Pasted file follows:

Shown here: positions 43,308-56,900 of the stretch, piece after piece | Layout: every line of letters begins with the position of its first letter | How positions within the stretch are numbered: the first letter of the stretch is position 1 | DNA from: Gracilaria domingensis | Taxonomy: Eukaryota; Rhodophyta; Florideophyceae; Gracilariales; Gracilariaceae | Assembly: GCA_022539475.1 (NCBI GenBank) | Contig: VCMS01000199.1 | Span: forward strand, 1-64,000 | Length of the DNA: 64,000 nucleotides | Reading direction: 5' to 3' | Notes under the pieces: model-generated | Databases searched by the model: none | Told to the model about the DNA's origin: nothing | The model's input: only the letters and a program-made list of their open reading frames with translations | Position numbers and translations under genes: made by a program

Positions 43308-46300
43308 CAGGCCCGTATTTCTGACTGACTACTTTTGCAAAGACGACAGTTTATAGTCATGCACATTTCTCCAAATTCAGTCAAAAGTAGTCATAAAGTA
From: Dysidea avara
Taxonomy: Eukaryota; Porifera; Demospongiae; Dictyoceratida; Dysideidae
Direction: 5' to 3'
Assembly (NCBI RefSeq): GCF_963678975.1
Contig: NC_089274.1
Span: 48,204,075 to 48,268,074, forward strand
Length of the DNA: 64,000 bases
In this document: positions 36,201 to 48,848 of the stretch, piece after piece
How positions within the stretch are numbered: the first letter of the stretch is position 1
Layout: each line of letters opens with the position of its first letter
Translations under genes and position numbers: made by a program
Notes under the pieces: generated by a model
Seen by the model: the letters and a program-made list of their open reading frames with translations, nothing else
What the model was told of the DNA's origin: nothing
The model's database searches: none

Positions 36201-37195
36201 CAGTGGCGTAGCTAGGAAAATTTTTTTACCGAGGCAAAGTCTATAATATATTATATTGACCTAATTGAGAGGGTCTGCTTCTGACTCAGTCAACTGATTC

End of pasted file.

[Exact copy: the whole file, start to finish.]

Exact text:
Shown here: positions 43,308-56,900 of the stretch, piece after piece | Layout: every line of letters begins with the position of its first letter | How positions within the stretch are numbered: the first letter of the stretch is position 1 | DNA from: Gracilaria domingensis | Taxonomy: Eukaryota; Rhodophyta; Florideophyceae; Gracilariales; Gracilariaceae | Assembly: GCA_022539475.1 (NCBI GenBank) | Contig: VCMS01000199.1 | Span: forward strand, 1-64,000 | Length of the DNA: 64,000 nucleotides | Reading direction: 5' to 3' | Notes under the pieces: model-generated | Databases searched by the model: none | Told to the model about the DNA's origin: nothing | The model's input: only the letters and a program-made list of their open reading frames with translations | Position numbers and translations under genes: made by a program

Positions 43308-46300
43308 CAGGCCCGTATTTCTGACTGACTACTTTTGCAAAGACGACAGTTTATAGTCATGCACATTTCTCCAAATTCAGTCAAAAGTAGTCATAAAGTA
From: Dysidea avara
Taxonomy: Eukaryota; Porifera; Demospongiae; Dictyoceratida; Dysideidae
Direction: 5' to 3'
Assembly (NCBI RefSeq): GCF_963678975.1
Contig: NC_089274.1
Span: 48,204,075 to 48,268,074, forward strand
Length of the DNA: 64,000 bases
In this document: positions 36,201 to 48,848 of the stretch, piece after piece
How positions within the stretch are numbered: the first letter of the stretch is position 1
Layout: each line of letters opens with the position of its first letter
Translations under genes and position numbers: made by a program
Notes under the pieces: generated by a model
Seen by the model: the letters and a program-made list of their open reading frames with translations, nothing else
What the model was told of the DNA's origin: nothing
The model's database searches: none

Positions 36201-37195
36201 CAGTGGCGTAGCTAGGAAAATTTTTTTACCGAGGCAAAGTCTATAATATATTATATTGACCTAATTGAGAGGGTCTGCTTCTGACTCAGTCAACTGATTC